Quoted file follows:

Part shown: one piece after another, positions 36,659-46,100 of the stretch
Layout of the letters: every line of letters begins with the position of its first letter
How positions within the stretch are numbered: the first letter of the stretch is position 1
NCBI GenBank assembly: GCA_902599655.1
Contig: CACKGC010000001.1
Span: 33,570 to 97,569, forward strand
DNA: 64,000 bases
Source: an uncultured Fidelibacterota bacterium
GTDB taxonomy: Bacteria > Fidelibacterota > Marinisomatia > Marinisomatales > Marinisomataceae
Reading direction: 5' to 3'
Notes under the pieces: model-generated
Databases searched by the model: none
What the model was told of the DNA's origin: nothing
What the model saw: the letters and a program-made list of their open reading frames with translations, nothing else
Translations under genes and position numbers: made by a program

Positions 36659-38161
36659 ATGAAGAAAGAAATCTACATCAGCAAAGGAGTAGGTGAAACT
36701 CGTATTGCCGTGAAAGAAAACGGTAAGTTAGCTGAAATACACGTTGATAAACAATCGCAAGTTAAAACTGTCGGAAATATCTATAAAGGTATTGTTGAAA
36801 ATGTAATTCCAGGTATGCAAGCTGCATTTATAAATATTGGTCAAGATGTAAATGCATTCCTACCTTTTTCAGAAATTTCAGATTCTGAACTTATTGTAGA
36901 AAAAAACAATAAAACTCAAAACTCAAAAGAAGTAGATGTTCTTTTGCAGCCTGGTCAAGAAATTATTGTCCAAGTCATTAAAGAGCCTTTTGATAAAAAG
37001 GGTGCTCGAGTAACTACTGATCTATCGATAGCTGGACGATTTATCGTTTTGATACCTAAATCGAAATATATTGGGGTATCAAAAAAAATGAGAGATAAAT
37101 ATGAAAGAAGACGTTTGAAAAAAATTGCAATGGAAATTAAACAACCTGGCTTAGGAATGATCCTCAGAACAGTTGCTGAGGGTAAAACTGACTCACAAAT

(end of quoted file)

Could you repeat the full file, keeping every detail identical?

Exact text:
Part shown: one piece after another, positions 36,659-46,100 of the stretch
Layout of the letters: every line of letters begins with the position of its first letter
How positions within the stretch are numbered: the first letter of the stretch is position 1
NCBI GenBank assembly: GCA_902599655.1
Contig: CACKGC010000001.1
Span: 33,570 to 97,569, forward strand
DNA: 64,000 bases
Source: an uncultured Fidelibacterota bacterium
GTDB taxonomy: Bacteria > Fidelibacterota > Marinisomatia > Marinisomatales > Marinisomataceae
Reading direction: 5' to 3'
Notes under the pieces: model-generated
Databases searched by the model: none
What the model was told of the DNA's origin: nothing
What the model saw: the letters and a program-made list of their open reading frames with translations, nothing else
Translations under genes and position numbers: made by a program

Positions 36659-38161
36659 ATGAAGAAAGAAATCTACATCAGCAAAGGAGTAGGTGAAACT
36701 CGTATTGCCGTGAAAGAAAACGGTAAGTTAGCTGAAATACACGTTGATAAACAATCGCAAGTTAAAACTGTCGGAAATATCTATAAAGGTATTGTTGAAA
36801 ATGTAATTCCAGGTATGCAAGCTGCATTTATAAATATTGGTCAAGATGTAAATGCATTCCTACCTTTTTCAGAAATTTCAGATTCTGAACTTATTGTAGA
36901 AAAAAACAATAAAACTCAAAACTCAAAAGAAGTAGATGTTCTTTTGCAGCCTGGTCAAGAAATTATTGTCCAAGTCATTAAAGAGCCTTTTGATAAAAAG
37001 GGTGCTCGAGTAACTACTGATCTATCGATAGCTGGACGATTTATCGTTTTGATACCTAAATCGAAATATATTGGGGTATCAAAAAAAATGAGAGATAAAT
37101 ATGAAAGAAGACGTTTGAAAAAAATTGCAATGGAAATTAAACAACCTGGCTTAGGAATGATCCTCAGAACAGTTGCTGAGGGTAAAACTGACTCACAAAT